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Subsidies work both ways

The Sterling school district has every right to leave the Bi-County Special Education Cooperative, which combines resources among area districts to provide services for special-needs students.

Sterling, which accounts for one-third of the students in the cooperative, says it can save $160,000 a year by handling the function itself.

In essence, Sterling has been subsidizing the other districts through the cooperative, which serves districts in Whiteside and Carroll counties. So it's easy to see why the district has decided to withdraw from the cooperative: It wants to save taxpayers' money – a laudable goal.

Still, the Sterling district's decision somehow feels unneighborly. Shouldn't we all be in this together – especially when it comes to special-needs students?

The bigger question: Will the total cost of special-needs services rise in the two counties after Sterling separates? If the answer is yes, then the area as a whole suffers, while one part will benefit.

Sterling should keep in mind that while it subsidizes the other districts through the cooperative, it works both ways.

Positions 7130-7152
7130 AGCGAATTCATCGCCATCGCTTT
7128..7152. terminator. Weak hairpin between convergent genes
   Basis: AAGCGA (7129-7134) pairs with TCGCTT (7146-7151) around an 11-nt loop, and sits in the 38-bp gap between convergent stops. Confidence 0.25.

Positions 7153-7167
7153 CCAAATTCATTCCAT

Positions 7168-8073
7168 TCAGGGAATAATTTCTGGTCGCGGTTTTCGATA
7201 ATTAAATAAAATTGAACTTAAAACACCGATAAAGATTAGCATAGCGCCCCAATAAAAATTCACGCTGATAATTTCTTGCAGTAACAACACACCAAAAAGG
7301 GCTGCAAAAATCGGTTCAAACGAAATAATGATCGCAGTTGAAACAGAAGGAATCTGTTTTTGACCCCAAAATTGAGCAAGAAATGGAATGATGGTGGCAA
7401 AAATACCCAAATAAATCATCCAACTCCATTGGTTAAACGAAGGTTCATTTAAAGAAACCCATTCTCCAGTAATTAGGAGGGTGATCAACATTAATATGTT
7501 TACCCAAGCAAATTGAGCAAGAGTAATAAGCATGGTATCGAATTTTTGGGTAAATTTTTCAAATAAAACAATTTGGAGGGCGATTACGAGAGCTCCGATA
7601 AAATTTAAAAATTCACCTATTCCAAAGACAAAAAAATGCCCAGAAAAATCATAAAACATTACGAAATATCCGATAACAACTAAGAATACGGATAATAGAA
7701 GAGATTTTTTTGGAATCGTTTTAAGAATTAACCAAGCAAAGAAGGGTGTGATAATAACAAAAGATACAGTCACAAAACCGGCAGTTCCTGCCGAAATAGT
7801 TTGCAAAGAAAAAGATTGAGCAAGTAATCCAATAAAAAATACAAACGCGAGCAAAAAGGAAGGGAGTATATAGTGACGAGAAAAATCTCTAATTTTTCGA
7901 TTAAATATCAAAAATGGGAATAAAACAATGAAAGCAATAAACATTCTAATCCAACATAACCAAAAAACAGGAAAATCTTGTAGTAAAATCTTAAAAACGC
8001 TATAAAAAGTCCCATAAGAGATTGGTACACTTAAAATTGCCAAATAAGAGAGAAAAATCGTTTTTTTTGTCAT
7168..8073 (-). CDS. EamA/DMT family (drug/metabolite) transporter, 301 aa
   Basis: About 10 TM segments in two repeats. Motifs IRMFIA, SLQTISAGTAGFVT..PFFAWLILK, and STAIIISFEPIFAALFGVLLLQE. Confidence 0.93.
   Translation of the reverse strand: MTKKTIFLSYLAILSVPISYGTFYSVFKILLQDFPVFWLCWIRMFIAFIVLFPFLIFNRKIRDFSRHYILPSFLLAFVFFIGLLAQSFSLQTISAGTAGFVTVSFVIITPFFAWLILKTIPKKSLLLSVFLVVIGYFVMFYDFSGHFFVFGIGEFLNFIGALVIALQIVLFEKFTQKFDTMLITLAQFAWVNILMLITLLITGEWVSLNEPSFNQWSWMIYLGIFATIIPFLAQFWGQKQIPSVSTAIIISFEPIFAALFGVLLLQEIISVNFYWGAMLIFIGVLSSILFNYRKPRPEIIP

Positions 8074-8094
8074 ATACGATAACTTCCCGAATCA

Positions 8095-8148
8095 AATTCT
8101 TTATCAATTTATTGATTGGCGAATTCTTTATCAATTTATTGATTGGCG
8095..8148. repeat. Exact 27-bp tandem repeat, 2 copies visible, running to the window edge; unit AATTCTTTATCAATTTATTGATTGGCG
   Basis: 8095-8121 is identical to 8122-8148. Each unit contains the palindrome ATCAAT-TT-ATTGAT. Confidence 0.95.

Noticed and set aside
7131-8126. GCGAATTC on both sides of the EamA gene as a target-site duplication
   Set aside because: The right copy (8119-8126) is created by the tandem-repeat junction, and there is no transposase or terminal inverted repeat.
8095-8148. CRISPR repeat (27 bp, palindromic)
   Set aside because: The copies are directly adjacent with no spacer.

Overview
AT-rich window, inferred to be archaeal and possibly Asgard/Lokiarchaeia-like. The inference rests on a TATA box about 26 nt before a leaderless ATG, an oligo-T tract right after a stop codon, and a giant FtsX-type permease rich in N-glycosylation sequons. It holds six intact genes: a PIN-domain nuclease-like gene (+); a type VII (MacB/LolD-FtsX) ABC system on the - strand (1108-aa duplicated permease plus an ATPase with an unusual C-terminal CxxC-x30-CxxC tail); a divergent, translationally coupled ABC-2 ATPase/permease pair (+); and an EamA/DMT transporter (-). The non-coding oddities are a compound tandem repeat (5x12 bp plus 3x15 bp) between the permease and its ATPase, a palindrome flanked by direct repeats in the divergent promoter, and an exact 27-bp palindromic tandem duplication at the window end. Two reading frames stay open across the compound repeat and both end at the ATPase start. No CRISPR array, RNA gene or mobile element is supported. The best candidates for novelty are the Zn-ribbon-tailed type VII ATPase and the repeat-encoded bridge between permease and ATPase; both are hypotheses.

All of these communities are subsidizing Sterling economically. After all, Sterling is the economic hub of the area, thanks to all of the surrounding towns.

Last year, the 1 percent municipal sales tax brought in $3.5 million to the city of Sterling's coffers. That figures out to $225 per Sterling resident.

All of the other towns lag far behind Sterling in sales tax revenue – Rock Falls ($114 per person), Morrison ($102), Mount Carroll ($122) and Prophetstown ($73).

Are residents of those towns that much more conservative with their spending? Of course not. They're going to towns with more retail, and Sterling is the best place for shopping in the Sauk Valley.

If government entities broke every time economic self-interest called, the result would be chaotic. In such a scenario, rich Connecticut would want to break from a union in which it ends up subsidizing poor states such as Mississippi. And the retail-rich east side of Sterling would seek to break off from the lower-income west side.

Fortunately, that's not the way the world works.

So is it a bad thing that Sterling effectively subsidizes other towns through the special-needs cooperative? It depends on how you look at it.

David Giuliani is a reporter for Sauk Valley Media. He can be reached at dgiuliani@saukvalley or at 800-798-4085, ext. 525. 


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